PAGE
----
• notice of amendment is not usually required;

  • the amendment is subject to the same requirements as a motion, in that it must be moved and then seconded, before the formal rules of debate are applied;

  • the proposed amendment must be relevant to the motion;

  • an amendment cannot be accepted if it is a direct rebuttal of the motion it seeks to amend;

  • an amendment should not add or detract from the motion so as to render the motion radically different from the originally accepted motion;

  • if an amendment is substantially the same as an earlier rejected amendment on the motion, it should not be accepted;

  • a proposed amendment that is in opposition to an amendment already accepted should not be accepted;

  • in the situation where a number of amendments have been moved and seconded, it is important that they should be considered in due succession, thereby ensuring practicality of the motion;

  • each amendment is separately considered and voted on;

  • if there is a proposition to amend an amendment, subject to the secondary amendment being moved and seconded, it will be dealt with before voting on the principal amendment; and

  • once an amendment has been moved and seconded it cannot be withdrawn without the consent of the meeting.

If the meeting wishes to temporarily set aside the motion so that it may be revived at a later stage a member should move; ‘That the debate be adjourned’.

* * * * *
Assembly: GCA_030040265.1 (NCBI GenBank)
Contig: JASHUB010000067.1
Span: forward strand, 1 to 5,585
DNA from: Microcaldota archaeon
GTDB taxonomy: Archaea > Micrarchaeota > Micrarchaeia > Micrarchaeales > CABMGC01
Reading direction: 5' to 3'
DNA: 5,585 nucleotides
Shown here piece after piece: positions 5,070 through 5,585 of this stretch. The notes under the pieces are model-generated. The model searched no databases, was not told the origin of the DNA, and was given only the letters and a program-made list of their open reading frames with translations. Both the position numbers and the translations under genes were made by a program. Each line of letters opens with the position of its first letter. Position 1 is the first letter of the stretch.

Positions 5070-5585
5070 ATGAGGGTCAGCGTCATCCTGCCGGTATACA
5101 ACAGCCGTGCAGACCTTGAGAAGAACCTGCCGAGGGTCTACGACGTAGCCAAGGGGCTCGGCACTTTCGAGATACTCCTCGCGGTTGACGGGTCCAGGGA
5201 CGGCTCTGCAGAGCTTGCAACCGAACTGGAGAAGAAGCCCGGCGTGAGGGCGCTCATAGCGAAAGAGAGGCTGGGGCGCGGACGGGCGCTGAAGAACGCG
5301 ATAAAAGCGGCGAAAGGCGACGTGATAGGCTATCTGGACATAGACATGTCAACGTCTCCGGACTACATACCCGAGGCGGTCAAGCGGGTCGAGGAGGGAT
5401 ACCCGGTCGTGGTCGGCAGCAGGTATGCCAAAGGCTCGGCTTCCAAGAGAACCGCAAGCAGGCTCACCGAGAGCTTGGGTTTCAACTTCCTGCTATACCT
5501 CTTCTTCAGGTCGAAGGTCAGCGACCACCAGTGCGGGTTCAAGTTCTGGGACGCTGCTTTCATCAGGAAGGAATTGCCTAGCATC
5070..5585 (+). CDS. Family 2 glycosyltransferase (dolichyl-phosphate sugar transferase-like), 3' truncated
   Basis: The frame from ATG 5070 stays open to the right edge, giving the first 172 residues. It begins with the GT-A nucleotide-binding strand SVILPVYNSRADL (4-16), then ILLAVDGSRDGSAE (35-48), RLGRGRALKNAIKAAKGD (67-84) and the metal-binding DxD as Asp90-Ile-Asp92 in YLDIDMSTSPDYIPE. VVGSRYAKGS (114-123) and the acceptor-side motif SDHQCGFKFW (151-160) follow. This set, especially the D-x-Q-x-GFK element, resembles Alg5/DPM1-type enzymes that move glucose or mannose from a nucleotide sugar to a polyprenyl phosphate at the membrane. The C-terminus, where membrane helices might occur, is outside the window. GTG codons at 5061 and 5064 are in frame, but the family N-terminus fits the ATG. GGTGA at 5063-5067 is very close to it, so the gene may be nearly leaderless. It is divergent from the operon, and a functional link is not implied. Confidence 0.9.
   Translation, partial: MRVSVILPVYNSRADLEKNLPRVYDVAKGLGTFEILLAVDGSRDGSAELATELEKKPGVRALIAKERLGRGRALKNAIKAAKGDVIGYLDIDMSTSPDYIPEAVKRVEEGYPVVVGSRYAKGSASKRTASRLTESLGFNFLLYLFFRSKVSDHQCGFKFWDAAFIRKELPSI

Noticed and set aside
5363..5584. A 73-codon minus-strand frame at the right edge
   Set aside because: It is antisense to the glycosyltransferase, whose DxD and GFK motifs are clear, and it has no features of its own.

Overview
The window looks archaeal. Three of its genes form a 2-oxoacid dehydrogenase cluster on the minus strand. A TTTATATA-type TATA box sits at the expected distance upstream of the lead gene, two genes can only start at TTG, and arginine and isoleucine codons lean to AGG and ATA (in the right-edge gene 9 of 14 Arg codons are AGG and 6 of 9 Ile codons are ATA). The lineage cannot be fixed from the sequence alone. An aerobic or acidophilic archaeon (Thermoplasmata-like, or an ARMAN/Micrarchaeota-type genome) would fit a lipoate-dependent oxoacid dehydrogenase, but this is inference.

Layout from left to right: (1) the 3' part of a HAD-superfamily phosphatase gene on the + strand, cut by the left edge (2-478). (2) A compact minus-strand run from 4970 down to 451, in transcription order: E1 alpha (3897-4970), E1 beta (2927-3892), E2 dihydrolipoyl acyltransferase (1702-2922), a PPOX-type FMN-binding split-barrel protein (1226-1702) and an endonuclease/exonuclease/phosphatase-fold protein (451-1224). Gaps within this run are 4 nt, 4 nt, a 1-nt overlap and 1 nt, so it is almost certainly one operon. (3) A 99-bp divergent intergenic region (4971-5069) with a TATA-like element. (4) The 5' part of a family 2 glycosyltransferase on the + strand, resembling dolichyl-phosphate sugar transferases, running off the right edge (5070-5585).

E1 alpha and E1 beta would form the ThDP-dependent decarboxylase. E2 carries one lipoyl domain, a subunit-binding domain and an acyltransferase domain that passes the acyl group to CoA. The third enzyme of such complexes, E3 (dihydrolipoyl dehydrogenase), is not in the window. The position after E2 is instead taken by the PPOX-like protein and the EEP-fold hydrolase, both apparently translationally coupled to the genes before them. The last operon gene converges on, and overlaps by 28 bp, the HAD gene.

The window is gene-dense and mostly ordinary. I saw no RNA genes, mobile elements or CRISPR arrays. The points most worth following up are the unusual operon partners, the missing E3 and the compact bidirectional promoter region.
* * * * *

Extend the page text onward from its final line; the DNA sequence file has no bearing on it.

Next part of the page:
The details or conditions to be met before resuming the debate on the motion should be expressly stated in the procedural motion – for example, adjourn the debate until a particular council or committee meeting date – or until more information is available.


Important points about ‘That the debate be adjourned’ include:

  • the mover of the adjournment motion may speak to it, however, the seconder does not speak other than to formally second the motion;

  • the presiding member has no discretion to refuse it;

  • it may not be moved by a member who has participated in the debate on the motion;

  • amendments to the motion are permissible, provided that the amendment clarifies the details at the resumption of the debate on the motion;

  • there is no debate and no right of reply to the mover;

  • if carried, it has the effect of temporarily stopping the debate on the motion;

  • the matter can be adjourned to a later part of the meeting;

  • when the debate resumes, it is as if there was no break and therefore members who have already participated in the debate are subject to the normal rules of debate;

  • on resumption of the debate the convention is that the mover of the procedural motion has the first opportunity to speak; and